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Ok, I actually laughed. No, they are very much outnumbered for one, and two, please tell me where it establishes that they are technologically advanced against Rex, who is from the future (his spaceship is a time-machine, lol). And it isn't a 'non-violent suburbia' (also, as someone who lives in suburbia, it can be quite violent, but I digress), it's just the post-apocalyptic city scape from earlier, but with more trees and color (the Mad Max car lady is still running around in her spiked out murder-mobile).
 

Dwarvenhobble

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Ok, I actually laughed. No, they are very much outnumbered for one, and two, please tell me where it establishes that they are technologically advanced against Rex, who is from the future (his spaceship is a time-machine, lol). And it isn't a 'non-violent suburbia' (also, as someone who lives in suburbia, it can be quite violent, but I digress), it's just the post-apocalyptic city scape from earlier, but with more trees and color (the Mad Max car lady is still running around in her spiked out murder-mobile).
Well It's the Sistar System and previously it was shown the regular weapons of apocalypseburg did nothing vs them. Rex is literally in their system technically during the wedding stuff. The city is still the one from earlier but far more the more violent aspects being tempered.
 

XsjadoBlayde

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Apr 29, 2020
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The Trip (Netflix)
A fun trashy (although perhaps not obvious for the first half hour or so) Norwegian dark comedy with Noomi Rapace and some other ppl with interesting faces...about a couple who plan a trip to a cabin in the arse end of nowhere, each with their own sinister motive to kill the other one. But of course other factors get involved and ruin such romantic endeavours. The film appears to want to keep the "both" part a secret with the murder plans, a desire unfortunately at odds with the Netflix summary you literally cannot avoid seeing when selecting the movie. So maybe that's....eh, nevermind, it's not trying to be a masterpiece. The film revels in its own idiocy, while growing more gory and fun as it goes on. Somehow the action remains tense and weighty enough despite the cartoonish elements and unsympathetic main characters who make up the foundations it builds upon. Not a waste of time, but also not going to inspire any profound thoughts.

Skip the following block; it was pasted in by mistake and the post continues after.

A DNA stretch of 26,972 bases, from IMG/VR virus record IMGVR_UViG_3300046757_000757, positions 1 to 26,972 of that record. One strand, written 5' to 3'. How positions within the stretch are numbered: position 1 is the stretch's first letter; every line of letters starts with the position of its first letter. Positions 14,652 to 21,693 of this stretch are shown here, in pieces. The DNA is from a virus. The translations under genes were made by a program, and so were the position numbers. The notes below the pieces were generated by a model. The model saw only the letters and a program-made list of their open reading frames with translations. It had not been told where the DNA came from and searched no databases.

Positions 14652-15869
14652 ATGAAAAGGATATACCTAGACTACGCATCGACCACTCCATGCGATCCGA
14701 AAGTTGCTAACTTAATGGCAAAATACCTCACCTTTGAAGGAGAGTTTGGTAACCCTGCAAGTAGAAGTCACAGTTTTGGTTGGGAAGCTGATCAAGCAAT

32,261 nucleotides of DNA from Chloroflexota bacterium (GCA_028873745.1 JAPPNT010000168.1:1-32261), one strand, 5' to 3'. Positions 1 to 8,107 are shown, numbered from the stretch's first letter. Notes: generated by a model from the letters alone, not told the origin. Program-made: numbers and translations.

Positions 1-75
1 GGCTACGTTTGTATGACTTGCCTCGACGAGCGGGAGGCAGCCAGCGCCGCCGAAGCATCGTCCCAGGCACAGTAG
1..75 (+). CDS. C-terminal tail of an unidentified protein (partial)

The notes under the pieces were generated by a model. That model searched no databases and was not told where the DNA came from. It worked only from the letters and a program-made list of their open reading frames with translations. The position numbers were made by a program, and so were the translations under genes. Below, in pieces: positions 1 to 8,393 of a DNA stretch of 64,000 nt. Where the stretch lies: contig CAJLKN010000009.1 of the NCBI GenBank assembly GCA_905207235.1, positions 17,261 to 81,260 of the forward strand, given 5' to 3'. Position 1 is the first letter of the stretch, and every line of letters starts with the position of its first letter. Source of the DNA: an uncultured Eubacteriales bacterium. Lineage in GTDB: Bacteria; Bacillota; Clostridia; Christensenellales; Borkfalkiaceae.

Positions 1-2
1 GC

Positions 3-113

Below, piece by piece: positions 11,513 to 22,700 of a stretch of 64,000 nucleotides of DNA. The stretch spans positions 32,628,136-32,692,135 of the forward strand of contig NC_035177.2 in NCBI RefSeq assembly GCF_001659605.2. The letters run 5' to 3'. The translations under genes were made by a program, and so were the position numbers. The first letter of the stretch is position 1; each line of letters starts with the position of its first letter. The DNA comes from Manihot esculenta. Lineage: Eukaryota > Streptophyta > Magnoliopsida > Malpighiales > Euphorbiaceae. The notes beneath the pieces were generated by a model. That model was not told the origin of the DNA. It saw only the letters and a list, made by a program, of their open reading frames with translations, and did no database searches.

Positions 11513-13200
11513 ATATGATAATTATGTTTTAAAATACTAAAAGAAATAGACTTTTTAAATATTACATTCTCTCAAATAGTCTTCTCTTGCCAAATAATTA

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Mister Mumbler

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Well yeah, obviously their weapons didn't do anything to the spaceship: they're deliberately modeled after a Mad Max-esque world. The most technologically advanced weapon they threw at it? Literally throwing columns from a building at it (courtesy of Batman). I'm not sure what you mean about Rex, if you mean that he is from there (sistar system, correct me if wrong), then no, because he first shows up in the 'stair-gate'/general space (EDIT: the basement, in other words), and for him to get there, he first has to travel back to the future (his first stop after stealing the actual flux capacitor from Doc Brown is the past to gather his crew of raptors). Also, I think you are massively over-hyping the 'violent' nature of the apoc-setting he is using. While it is indeed modeled after Mad Max (which I love, seeing all the vehicles and setting was amazing), it has an attitude more along the lines of the Salty Spittoon (from Spongebob). It basically amounts to everyone being all scowly or 'brooding' and scars. I mean, the coffee shop from the first movie is seen still being in business at the beginning here even after the apocalypse (and still serving massively overpriced wares).
 

Dwarvenhobble

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Well yeah, obviously their weapons didn't do anything to the spaceship: they're deliberately modeled after a Mad Max-esque world. The most technologically advanced weapon they threw at it? Literally throwing columns from a building at it (courtesy of Batman). I'm not sure what you mean about Rex, if you mean that he is from there (sistar system, correct me if wrong), then no, because he first shows up in the 'stair-gate'/general space (EDIT: the basement, in other words), and for him to get there, he first has to travel back to the future (his first stop after stealing the actual flux capacitor from Doc Brown is the past to gather his crew of raptors). Also, I think you are massively over-hyping the 'violent' nature of the apoc-setting he is using. While it is indeed modeled after Mad Max (which I love, seeing all the vehicles and setting was amazing), it has an attitude more along the lines of the Salty Spittoon (from Spongebob). It basically amounts to everyone being all scowly or 'brooding' and scars. I mean, the coffee shop from the first movie is seen still being in business at the beginning here even after the apocalypse (and still serving massively overpriced wares).